Cape Town - England's Rugby Football Union (RFU) chief executive Steve Brown has set out his organisation's strategic plan for the next four years entitled ‘Game Of Our Lives'.
It follows on from the previous plan that took the RFU through hosting a successful 2015 Rugby World Cup and will run from 2017 to 2021.
The RFU said via a press statement the purpose of the plan is "to encourage rugby, and its values, to flourish across England" and "to be England’s strongest sport and the world’s leading rugby nation."
It is also a commitment of £443 million that will be invested in rugby over this period and shows where key strategic priorities have been in put in place to respond to the changing sporting landscape and keep rugby ahead of the game.
The plan was revealed at Twickenham Stadium along with director of professional rugby Nigel Melville and rugby development director Steve Grainger.
"The next strategic plan is about making sure we capture all of the changing environment, changing world, changing perception that’s out there and make sure we’re ready and fit for the next four years," Brown told England Rugby.
"We’ve looked at our culture and values as well as the history of the game and the fundamental things that are so special to us, and we’ve held on to those.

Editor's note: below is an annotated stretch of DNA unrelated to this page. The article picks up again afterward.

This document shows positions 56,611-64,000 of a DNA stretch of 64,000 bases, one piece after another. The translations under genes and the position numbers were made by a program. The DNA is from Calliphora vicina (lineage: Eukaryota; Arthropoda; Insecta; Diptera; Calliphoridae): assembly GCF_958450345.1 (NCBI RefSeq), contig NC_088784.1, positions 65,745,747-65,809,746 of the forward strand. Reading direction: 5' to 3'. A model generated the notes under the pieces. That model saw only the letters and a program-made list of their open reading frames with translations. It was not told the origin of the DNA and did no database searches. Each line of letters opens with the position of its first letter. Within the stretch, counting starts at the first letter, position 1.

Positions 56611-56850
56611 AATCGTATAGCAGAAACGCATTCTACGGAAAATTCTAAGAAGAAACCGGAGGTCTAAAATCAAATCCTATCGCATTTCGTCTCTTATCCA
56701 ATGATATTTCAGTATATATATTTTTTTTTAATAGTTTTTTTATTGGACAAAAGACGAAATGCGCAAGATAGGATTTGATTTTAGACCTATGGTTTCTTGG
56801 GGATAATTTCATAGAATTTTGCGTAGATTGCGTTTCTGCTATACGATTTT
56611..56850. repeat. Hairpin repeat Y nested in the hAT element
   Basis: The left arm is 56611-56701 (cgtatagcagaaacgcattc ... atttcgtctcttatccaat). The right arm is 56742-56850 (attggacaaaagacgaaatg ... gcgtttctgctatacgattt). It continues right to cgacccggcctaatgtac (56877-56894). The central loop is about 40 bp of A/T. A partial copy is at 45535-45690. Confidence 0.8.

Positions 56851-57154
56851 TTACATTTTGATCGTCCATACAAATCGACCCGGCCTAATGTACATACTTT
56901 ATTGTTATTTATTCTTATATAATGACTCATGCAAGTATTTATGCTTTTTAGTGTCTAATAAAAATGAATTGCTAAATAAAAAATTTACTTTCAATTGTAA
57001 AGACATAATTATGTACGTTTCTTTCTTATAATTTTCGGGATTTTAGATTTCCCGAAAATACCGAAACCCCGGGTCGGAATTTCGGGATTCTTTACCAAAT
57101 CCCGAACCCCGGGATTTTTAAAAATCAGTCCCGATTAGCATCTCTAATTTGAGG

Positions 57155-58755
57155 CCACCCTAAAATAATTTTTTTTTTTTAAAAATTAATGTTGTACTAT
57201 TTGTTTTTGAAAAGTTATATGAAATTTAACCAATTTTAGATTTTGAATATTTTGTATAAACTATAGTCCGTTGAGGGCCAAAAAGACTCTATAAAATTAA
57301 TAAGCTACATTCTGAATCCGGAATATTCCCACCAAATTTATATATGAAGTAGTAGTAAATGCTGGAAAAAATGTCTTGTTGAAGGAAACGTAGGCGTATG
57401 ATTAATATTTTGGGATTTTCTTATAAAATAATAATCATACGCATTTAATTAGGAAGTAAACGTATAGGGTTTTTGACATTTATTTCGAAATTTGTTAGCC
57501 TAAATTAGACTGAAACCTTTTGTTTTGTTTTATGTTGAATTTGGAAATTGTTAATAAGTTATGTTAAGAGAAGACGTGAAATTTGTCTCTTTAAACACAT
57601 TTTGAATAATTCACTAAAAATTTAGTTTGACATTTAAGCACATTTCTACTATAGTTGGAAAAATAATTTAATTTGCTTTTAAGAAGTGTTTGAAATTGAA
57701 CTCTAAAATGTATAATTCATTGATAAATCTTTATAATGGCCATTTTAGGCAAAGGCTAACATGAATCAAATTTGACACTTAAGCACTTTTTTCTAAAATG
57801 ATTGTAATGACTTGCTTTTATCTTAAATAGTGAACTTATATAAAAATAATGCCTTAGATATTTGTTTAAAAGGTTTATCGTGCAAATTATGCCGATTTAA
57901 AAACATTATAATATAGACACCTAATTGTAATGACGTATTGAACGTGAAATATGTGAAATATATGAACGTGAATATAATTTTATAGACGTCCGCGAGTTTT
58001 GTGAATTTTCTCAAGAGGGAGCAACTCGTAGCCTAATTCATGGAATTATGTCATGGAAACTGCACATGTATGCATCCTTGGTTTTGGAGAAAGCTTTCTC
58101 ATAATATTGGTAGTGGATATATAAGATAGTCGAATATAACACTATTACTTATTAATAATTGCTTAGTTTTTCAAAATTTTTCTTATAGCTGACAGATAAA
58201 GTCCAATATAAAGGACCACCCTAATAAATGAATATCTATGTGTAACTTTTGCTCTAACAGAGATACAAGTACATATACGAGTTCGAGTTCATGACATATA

"We want rugby to be seen as a force for good, we want to lead the world not just on the pitch but in terms of the way we’re run as an organisation, the way that we invest financially, the way we’re governed as a sport and set a standard in England, and across the globe, about how the game should be played and how the sport should be run.
"We invested a third of a billion in rugby before, we’re saying over £400 million will be invested in rugby over the next four years, that is substantial increase and a substantial commitment."
The plan is focused on four key areas to allow rugby union to continue to grow and thrive in England - Protect, Engage, Grow and Win.
The RFU have also set out targets for the various teams for the next few years which include medalling at 2018 Rugby World Cup Sevens and the 2020 Tokyo Olympics, as well as winning the 2019 Rugby World Cup and the 2021 Women’s Rugby World Cup.
"We want to protect everything that is great about this sport and every person that plays we want to take care of," added Brown.
"We want to take care of the sport itself and make sure it is still a relevant and appropriate game for the modern generation.
"We listen to (England head coach) Eddie Jones as when he’s talking to us about the team, he describes a situation where people perhaps need to become more comfortable with being less comfortable most of the time – I think it is a great thing to say.
"That is an environment we need to be in where we’re pushing and stretching ourself to deliver these obligations that we have to the game as a whole.
"We have a significant responsibility and we as a collective group take that very seriously. If we deliver this plan, hopefully we will have delivered the game of our lives but we expect to be held to account for that delivery."